Success Fee

Last updated: March 22, 2024

What Does Success Fee Mean?

A success fee is a compensation structure paid to an investment bank for successfully closing a transaction. The success fee is usually calculated as a percentage of the company’s enterprise value, and is contingent on the completion of the deal. While the success fee may appear to be high, the fact that it is contingent on closing the deal aligns the investment banker with the seller’s interest.

The investment bankers take on some risk given that they don’t get paid if the deal doesn’t close. The fee itself should be a fraction of the increased purchase price that a top-notch investment banker should be able to get from prospective buyers.


Divestopedia Explains Success Fee

The primary purpose of a success fee is to align the interest of the investment banker and the business owner selling their company. Success fees motivate the investment banker to sell the business at the highest price possible, although sometimes this may not be the case.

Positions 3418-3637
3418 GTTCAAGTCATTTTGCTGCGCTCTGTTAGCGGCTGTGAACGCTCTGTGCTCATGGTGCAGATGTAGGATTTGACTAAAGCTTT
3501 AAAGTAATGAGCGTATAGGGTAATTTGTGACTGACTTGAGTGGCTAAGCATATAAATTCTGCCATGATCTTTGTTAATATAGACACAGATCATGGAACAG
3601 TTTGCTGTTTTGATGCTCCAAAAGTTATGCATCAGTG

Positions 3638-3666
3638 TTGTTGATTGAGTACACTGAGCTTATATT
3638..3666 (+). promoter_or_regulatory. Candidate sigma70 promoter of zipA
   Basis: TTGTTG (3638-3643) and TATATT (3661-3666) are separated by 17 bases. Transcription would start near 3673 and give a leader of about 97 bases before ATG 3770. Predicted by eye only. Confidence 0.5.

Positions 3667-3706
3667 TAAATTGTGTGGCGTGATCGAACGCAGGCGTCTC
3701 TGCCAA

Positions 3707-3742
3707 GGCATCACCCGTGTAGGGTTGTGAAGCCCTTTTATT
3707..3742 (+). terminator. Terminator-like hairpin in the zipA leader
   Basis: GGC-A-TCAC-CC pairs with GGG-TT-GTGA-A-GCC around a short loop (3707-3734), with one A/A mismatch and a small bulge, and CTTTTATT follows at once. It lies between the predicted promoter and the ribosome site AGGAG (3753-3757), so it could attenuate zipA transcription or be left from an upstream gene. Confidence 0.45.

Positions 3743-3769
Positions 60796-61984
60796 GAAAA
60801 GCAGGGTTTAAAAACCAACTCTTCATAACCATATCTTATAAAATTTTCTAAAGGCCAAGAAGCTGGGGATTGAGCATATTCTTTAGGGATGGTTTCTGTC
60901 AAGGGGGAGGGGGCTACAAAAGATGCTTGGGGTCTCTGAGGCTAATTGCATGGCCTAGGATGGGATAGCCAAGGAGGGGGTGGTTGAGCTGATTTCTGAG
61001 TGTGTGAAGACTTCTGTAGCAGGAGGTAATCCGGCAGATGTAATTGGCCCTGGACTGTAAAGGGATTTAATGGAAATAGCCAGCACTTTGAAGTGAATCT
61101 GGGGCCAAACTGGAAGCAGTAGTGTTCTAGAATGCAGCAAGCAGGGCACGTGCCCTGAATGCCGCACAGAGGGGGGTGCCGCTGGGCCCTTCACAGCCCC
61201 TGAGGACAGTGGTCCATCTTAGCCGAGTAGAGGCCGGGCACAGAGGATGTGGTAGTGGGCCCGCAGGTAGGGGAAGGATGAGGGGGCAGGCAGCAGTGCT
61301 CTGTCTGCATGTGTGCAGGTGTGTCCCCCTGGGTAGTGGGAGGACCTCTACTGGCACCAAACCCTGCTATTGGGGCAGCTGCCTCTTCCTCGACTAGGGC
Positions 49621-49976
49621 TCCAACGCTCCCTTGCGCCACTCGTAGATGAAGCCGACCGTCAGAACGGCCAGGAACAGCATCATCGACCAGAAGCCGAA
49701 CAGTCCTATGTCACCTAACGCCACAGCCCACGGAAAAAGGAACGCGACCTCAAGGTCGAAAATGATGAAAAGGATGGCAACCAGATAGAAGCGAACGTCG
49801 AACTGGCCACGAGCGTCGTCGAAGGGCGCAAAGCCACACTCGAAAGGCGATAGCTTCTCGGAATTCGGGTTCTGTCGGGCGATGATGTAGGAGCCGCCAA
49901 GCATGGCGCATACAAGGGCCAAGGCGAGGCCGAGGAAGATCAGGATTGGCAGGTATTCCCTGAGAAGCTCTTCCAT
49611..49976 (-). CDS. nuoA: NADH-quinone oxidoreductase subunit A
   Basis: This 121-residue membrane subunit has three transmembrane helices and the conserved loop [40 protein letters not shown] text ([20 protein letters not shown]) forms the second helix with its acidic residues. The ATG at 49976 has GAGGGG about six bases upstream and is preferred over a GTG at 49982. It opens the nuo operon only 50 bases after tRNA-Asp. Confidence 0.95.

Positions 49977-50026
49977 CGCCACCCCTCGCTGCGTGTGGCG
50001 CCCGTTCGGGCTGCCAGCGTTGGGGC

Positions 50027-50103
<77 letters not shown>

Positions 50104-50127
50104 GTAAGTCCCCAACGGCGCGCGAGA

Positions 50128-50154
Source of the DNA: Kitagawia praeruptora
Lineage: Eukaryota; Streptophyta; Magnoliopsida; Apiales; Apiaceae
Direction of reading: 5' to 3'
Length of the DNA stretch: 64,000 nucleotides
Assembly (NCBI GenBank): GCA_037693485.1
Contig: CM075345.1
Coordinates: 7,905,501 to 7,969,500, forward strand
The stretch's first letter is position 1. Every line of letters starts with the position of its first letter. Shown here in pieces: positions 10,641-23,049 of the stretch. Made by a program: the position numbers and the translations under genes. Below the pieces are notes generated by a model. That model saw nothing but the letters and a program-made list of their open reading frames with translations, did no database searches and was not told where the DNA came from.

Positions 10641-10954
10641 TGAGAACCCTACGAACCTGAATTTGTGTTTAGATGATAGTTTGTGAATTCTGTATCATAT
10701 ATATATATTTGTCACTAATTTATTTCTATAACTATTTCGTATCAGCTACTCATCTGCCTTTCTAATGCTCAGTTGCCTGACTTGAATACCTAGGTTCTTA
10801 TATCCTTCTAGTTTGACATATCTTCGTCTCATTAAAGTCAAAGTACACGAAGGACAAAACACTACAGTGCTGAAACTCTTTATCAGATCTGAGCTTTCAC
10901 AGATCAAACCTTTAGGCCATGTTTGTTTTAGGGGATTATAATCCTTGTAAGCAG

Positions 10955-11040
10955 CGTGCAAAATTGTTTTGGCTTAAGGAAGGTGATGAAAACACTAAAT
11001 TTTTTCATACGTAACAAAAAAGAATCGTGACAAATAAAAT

In a scenario where there is a flat success fee percentage, the investment banker may try to close a deal quickly to collect the success fee without seeking the highest price or the best purchaser. To avoid this misalignment of interests, the seller should structure a compensation mechanism that pays a higher success fee percentage if different purchase price thresholds are reached.

For example, if the seller receives an offer that meets the minimum value expectation, the investment banker would get a modest success fee of 2 to 3%. However, if a much higher offer is received, the investment banker could receive an additional 7% on the difference between your minimum value expectation and the premium offer. It’s tough to know exactly what "reasonable" success fees should be as they varies by industry and region. The most important point for any seller is that success fees are negotiable.

Here are some rules of thumb ranges based on a company’s enterprise value:

  • Less than $1 million: 8%;
  • Between $1 – 5 million: 6 – 8%;
  • Between $5 – 10 million: 4 – 6%;
  • Between $10 – 25 million: 4 – 5%;
  • Between $25 – 50 million: 2.5 – 4%;
  • Between $50 – 100 million: 2 – 3%;
  • Between $100 – 250 million: 1.5 – 2.5%;
  • Between $250 – 500 million: 1 – 2%;
  • Above $500 million: 0.50% – 1.5%


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